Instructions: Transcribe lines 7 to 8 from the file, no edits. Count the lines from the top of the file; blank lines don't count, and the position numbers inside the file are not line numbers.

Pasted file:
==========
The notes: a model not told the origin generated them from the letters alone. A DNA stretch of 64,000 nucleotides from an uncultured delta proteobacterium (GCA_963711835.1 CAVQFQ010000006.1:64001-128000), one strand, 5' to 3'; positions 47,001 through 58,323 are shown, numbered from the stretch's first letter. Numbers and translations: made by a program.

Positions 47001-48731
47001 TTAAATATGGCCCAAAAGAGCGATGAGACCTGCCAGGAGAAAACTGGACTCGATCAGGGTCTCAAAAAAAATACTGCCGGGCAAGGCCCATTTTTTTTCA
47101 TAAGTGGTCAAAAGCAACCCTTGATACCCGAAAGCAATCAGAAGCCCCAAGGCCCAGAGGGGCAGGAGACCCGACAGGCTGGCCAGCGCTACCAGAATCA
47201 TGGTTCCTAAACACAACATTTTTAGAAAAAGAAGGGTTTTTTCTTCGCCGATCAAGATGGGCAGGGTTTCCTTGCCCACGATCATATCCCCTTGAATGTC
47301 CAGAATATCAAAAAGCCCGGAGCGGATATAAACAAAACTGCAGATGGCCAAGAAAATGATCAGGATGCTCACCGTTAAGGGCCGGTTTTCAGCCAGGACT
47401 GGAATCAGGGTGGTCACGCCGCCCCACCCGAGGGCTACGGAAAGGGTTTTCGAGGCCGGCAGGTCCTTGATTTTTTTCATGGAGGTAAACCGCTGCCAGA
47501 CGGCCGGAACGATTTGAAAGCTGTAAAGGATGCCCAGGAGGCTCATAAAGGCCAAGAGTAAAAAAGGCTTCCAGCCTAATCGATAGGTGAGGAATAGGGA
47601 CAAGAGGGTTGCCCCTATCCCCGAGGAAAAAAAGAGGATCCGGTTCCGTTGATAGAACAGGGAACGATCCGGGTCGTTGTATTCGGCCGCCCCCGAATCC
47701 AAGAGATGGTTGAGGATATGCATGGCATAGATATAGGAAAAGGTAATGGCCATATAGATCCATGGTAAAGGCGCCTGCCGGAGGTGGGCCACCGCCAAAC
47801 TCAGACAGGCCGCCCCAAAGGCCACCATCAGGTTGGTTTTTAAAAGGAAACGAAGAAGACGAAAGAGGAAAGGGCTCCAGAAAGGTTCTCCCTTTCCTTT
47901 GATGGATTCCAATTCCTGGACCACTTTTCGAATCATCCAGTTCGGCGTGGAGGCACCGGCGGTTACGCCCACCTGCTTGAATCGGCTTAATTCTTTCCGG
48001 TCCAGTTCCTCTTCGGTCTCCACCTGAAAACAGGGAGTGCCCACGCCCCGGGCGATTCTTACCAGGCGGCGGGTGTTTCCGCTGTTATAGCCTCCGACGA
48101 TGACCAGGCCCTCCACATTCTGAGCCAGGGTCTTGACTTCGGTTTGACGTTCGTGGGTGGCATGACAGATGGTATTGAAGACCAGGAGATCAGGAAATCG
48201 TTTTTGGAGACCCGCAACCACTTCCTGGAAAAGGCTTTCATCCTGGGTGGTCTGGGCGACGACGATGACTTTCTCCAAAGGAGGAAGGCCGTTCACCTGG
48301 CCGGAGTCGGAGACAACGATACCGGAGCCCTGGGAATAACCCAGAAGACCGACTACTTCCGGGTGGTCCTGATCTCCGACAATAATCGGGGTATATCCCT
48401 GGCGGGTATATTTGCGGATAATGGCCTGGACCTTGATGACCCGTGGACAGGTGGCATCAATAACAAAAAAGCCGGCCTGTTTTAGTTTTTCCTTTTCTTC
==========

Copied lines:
47401 GGAATCAGGGTGGTCACGCCGCCCCACCCGAGGGCTACGGAAAGGGTTTTCGAGGCCGGCAGGTCCTTGATTTTTTTCATGGAGGTAAACCGCTGCCAGA
47501 CGGCCGGAACGATTTGAAAGCTGTAAAGGATGCCCAGGAGGCTCATAAAGGCCAAGAGTAAAAAAGGCTTCCAGCCTAATCGATAGGTGAGGAATAGGGA